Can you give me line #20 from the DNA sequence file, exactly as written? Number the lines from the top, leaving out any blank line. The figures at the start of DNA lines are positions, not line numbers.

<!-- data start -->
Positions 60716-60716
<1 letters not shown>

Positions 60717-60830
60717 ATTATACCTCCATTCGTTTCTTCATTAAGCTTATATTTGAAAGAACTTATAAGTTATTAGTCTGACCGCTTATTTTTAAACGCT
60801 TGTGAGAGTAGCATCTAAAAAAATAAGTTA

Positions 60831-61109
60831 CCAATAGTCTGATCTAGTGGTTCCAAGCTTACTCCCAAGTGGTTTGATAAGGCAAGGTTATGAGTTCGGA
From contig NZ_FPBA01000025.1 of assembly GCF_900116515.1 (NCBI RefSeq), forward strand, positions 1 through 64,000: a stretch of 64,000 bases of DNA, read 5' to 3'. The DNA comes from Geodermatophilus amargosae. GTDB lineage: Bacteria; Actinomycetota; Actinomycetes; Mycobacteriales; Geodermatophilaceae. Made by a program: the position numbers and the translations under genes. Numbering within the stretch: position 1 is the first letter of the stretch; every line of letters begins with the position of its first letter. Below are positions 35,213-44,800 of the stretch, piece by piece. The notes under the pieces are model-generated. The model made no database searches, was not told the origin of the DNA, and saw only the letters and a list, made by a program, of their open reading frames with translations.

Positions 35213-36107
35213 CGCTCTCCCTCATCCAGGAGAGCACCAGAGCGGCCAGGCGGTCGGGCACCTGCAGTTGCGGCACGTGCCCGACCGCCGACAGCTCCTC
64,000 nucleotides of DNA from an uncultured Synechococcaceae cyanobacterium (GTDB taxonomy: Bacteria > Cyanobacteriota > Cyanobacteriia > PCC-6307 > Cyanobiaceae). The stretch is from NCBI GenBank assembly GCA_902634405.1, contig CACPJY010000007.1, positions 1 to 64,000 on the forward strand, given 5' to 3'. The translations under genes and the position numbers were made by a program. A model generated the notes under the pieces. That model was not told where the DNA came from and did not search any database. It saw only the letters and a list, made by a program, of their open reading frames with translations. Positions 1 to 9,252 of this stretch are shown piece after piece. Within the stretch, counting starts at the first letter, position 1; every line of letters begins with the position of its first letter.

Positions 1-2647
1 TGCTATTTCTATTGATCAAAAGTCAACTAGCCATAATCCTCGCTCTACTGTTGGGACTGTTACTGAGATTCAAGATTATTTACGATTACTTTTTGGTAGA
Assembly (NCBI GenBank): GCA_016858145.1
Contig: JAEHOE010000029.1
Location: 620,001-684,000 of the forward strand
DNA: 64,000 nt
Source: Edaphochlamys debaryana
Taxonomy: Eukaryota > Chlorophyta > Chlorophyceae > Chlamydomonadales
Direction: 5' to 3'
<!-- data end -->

Direction: 5' to 3'